I’ve got implants on my mind today. Maybe it's due to the increase of electrical pulses that seem to be taking over my so-called body. Sometimes, I wonder if others experience this sensation in the same way that I do. Could it be as a result of the technology that surrounds me? Or, perhaps it’s just that time of year again?
The implications of technology on the human brain is a subject that I cogitate regularly, especially post-Black Friday. I guess it's a reflection on the savagery of human consumption for discounted tech. But, am I technologically hindered by my bank account?
I hate to admit it, but Black Mirror, every human’s favorite near-future TV series of thought experiments, is able to evaluate this idea, especially the show's Christmas special, aptly titled, White Christmas.
White Christmas certainly hasn’t come to pass. Indeed, technologically it seems Charlie Brooker was thinking of the implications of Google Glass more than other recent implant technologies – it was three years ago when Glass was relevant. How time flies.
Another episode, The Entire History of You, looked at the idea of implants for real-time recording, allowing one to review their own life, a kind of Facebook timeline for the mind.
You’ve been Zuckerberg-ed!
But, it's crucial for both scenarios to reflect on the arrow of time, or, Time’s Arrow. How would humanity stand to gain, or lose, if the experience of time could be slowed down, such as in White Christmas? Or, indeed, go back and revisit our memories in crystal clear clarity?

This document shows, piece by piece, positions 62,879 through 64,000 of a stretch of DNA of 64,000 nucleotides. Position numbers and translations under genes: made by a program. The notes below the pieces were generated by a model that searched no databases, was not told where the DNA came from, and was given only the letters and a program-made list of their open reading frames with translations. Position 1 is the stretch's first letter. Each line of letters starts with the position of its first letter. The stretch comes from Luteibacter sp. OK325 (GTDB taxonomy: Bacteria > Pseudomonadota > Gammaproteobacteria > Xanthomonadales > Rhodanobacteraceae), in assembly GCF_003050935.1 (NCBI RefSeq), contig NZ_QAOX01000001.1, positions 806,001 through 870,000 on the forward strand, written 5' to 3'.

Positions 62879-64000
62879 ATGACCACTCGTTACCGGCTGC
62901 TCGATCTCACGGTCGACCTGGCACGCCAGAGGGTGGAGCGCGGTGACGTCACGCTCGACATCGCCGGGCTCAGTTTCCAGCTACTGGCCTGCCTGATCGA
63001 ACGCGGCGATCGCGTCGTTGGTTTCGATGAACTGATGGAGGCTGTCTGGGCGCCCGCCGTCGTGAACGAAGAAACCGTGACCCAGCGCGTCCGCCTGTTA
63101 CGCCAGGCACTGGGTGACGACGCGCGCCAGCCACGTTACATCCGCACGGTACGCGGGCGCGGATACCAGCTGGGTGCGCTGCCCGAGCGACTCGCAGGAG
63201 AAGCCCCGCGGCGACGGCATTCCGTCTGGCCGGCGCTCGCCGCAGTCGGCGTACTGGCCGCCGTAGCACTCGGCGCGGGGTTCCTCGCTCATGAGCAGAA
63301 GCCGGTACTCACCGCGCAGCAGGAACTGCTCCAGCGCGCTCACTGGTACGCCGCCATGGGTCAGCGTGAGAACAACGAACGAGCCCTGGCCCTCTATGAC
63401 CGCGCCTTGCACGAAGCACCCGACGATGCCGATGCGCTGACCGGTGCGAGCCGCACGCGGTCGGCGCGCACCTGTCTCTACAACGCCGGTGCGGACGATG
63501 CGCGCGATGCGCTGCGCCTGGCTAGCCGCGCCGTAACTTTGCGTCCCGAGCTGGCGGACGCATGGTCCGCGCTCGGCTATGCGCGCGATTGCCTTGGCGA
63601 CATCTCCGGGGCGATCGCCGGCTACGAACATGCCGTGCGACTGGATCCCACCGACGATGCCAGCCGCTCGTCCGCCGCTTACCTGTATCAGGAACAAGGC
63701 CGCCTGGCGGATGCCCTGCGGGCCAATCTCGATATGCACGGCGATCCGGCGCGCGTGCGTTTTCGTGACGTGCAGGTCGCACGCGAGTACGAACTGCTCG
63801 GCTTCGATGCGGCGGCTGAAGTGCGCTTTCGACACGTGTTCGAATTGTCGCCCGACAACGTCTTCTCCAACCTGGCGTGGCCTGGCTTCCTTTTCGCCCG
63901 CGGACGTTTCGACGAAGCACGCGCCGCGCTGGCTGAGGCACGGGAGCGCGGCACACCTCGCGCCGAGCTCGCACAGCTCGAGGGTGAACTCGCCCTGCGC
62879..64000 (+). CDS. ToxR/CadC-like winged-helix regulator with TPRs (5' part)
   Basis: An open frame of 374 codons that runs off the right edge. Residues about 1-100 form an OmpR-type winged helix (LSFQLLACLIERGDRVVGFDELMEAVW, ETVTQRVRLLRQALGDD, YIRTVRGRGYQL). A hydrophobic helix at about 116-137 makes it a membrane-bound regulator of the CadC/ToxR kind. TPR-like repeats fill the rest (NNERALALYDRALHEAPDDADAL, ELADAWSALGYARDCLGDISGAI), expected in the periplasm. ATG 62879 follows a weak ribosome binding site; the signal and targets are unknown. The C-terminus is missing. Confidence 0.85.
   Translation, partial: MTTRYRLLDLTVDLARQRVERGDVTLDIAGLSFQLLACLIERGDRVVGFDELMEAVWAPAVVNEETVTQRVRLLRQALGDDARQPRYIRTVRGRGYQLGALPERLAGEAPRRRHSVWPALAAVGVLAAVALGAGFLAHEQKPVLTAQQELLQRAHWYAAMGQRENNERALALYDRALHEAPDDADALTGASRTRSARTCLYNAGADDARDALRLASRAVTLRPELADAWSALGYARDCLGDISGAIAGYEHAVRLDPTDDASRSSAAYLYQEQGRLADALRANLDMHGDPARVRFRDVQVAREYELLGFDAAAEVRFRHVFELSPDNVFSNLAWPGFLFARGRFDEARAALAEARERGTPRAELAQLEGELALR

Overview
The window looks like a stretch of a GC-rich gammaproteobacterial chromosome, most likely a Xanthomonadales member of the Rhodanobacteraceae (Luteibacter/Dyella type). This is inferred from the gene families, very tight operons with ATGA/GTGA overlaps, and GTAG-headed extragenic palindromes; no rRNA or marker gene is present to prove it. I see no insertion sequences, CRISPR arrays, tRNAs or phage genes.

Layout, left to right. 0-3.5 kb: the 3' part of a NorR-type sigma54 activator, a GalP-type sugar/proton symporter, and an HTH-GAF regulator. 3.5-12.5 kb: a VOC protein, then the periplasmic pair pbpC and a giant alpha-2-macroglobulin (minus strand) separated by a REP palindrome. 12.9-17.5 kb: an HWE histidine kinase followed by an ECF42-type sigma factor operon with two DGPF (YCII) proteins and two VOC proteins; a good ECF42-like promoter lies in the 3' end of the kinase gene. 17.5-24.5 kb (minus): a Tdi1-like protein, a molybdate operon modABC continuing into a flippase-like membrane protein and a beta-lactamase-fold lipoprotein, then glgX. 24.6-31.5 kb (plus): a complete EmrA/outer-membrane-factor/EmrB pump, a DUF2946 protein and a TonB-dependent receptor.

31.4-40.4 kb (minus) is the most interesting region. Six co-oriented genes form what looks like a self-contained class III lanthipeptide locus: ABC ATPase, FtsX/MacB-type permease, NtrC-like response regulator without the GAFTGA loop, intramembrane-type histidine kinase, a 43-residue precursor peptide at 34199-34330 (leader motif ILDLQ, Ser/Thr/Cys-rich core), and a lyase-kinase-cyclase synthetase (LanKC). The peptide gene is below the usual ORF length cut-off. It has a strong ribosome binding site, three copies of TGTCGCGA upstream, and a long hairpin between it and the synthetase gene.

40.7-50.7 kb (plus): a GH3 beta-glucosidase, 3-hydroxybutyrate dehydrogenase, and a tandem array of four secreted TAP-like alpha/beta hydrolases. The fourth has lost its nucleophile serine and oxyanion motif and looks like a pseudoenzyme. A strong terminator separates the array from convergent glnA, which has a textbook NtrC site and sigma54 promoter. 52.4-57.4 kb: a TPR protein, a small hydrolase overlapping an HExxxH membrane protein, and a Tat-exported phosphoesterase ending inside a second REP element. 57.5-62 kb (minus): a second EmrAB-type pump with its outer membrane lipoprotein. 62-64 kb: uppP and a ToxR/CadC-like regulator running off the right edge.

However, I think the question is more than the experience of time for a single person because if such neural implant tech should come to light, the timeframe in question would be much bigger, and much more radical, than those posited by the TV show. This technology would reach into every corner of human knowledge, in every temporal direction. All at once, in your mind, in the blink of an eye.
We are all familiar with the idea of humans merging with machines from the premise of Sci-fi, but of course, since a couple of generations now, we have already been placing technology into our bodies, from pacemakers to electronic tagging devices.
Descartes, possibly the godfather of the Mind-Body distinction-cum-conundrum located the soul in the pineal gland at the brain's third cerebral ventricle. Since then, a lot of progress has been made in understanding the vastly complex, extremely energy efficient and organic computer system inside each of your skulls. Seeing as computers are becoming more compact in size and their processing power is growing exponentially, it's plausible that one day a machine could emulate the human brain and body.
Futurists, such as Ray Kurzweil, have long since truly believed that the time is approaching for nanobots to intercede our bodies’ digestive and endocrine systems. Personally, I’m not interested in imagining what kind of “cyborgs” there will be in the future – but more in the interconnection between brain and technology.
Will physical operating systems be a thing of the past, or will I be operating my own system? Well, that's for the future to decide.